First up is a recipe for sweet sake that is also a great way to beat the heat in the summer.

Ingredients(3-4 Cups)

Kasu 100g
Water 600㏄
Sugar 50g
Salt A pinch
Ginger(Grated、squeezed juice) Personal preference


Method (this recipe uses kasu that comes in sheets)

1. Cut the kasu up into thin strips so that it melts easier.

2. Put the sake kasu and water in a pot and leave overnight. Add more kasu the next morning.
3. Put the pot on the heat and melt the kasu.

Tip: Sake kasu contains approx 8% alcohol, so it is best to boil away the alcohol for kids and the alcohol intolerant. Or, If it’s that sake aroma you want, keep the heat low (boiling point of alcohol is around 78 degrees.)

4. A strainer may help to remove any lumps.

Tip: if you use a strainer and boil the kasu will melt much quicker so no need to leave overnight beforehand.

5. Once the kasu has melted, add salt and sugar to taste and simmer for little while longer.
Top off with ginger and perhaps a dash of cinnamon. It’s delish!

Next up is a deliriously moreish recipe for kasu pretzels

Ingredients(one cup)

Flour 100g
Sake Kasu(any type will do) 70g
Vegetable Oil    30g
Sugar Teaspoon 1/2
Stock (Consome brand by Ajinomoto) Teaspoon 1/2
Salt ample


1. Put everything apart from the salt in a bowl
Tip: Bring the kasu up to room temperature to soften.
2. Knead everything until it is evenly mixed.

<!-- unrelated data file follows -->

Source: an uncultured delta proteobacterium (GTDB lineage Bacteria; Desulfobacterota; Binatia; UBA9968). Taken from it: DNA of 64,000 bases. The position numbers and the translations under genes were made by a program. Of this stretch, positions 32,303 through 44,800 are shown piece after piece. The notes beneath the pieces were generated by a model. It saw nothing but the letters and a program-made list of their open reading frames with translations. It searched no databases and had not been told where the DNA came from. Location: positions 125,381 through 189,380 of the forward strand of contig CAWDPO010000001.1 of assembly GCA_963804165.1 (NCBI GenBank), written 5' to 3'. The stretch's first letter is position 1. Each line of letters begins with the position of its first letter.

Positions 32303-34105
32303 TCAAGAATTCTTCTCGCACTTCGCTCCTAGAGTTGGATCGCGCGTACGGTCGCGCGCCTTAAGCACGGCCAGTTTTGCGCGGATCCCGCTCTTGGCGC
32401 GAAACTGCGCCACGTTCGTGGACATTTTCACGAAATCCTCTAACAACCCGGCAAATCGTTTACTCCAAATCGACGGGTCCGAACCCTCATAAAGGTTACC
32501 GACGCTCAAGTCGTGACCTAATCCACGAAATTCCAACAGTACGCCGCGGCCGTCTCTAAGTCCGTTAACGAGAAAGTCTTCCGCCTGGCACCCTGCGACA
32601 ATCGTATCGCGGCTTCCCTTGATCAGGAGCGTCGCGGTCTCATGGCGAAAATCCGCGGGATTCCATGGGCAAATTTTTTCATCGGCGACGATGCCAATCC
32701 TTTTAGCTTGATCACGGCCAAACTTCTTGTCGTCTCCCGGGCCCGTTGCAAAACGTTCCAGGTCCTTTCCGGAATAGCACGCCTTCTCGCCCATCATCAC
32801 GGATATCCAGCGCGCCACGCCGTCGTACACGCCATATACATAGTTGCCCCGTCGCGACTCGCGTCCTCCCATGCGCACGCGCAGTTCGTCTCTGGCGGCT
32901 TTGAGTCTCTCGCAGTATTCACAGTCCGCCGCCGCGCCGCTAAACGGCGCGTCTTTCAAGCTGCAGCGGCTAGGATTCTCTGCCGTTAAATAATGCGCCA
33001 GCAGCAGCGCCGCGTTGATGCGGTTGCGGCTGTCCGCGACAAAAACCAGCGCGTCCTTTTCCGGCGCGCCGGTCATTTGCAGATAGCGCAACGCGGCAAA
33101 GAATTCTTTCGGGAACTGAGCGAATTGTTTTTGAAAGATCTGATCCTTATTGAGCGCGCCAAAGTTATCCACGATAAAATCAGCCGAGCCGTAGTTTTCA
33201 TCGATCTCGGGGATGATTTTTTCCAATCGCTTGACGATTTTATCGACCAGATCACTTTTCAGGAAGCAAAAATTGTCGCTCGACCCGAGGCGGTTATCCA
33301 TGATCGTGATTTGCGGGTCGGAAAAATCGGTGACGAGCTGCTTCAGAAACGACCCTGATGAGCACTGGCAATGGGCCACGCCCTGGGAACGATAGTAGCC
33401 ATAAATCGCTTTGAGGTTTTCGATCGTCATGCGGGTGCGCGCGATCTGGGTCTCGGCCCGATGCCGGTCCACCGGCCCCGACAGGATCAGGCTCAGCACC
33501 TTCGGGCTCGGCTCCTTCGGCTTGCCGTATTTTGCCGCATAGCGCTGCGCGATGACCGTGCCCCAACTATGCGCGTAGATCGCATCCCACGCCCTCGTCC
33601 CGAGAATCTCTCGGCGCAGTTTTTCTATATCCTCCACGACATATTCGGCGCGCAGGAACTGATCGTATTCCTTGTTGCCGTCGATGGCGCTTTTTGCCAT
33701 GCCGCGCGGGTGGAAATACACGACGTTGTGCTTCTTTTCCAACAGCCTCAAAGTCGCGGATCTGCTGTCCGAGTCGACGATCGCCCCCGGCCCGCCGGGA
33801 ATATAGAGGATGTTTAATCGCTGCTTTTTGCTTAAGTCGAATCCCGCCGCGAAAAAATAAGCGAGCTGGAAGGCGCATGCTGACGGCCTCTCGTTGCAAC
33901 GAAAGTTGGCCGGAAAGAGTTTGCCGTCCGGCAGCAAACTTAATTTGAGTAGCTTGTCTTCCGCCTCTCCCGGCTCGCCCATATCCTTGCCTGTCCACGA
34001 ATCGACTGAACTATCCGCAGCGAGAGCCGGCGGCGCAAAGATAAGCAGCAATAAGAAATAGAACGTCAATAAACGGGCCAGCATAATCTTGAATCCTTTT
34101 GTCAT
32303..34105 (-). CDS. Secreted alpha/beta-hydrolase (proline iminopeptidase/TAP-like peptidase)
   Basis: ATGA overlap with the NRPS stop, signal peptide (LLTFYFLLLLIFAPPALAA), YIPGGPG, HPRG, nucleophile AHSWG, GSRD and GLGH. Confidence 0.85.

3. Spread out the dough using a roller to a 3-5mm thickness.
4. Take the dough and cut it up into 2-3mm thick sticks.
5. Heat an oven to 160℃ and heat the sticks for 10 minutes.

Tip: Some ovens are more powerful so best to check the sticks 2 minutes before the end to make sure they don’t burn. If they look like burning, cover in foil.

6. Cover the sticks in salt and let them cool down for a while before serving.

Transform simple ingredients into a more, adult tasty sake-pairing morsel: Avocado pickled in sake lees

Ingredients(2-3 people)

Sake Kasu (paste type) ample
Avocado 1
Salt ample


1. Destone and cut the avocado up into half lengthways. Cut up further into bite sized chunks.
2. Press the sake kasu into an air-tight container and cover with the avocado.
Tip: Lightly bury the the avocado in the sake kasu to prevent it from making contact with air and oxidizing.
3. Fold the kasu over the avocado until it is completely covered. Close the container and put in the fridge for about half a day to one day.
4. Remove the pickled avocado from the kasu.
Tip: Be careful not to crumble the avocado when you remove.
5. Lightly dust the surface of the avocado with salt and grill or broil until the surface is golden brown.
Tip: if using a grill, 5 minutes on a low heat should be enough.
6. Lay out on your favourite plate and finish with a splattering or two of soy sauce and perhaps a few bonito flakes.

Super simple rich smooth sake kasu dip

Ingredients(1 dipping dish)

Sake Kasu (any type) 2 Tablespoons
Cream Cheese 2 Tablespoons
Honey    1/2 Tablespoon
Dry Parsley Ample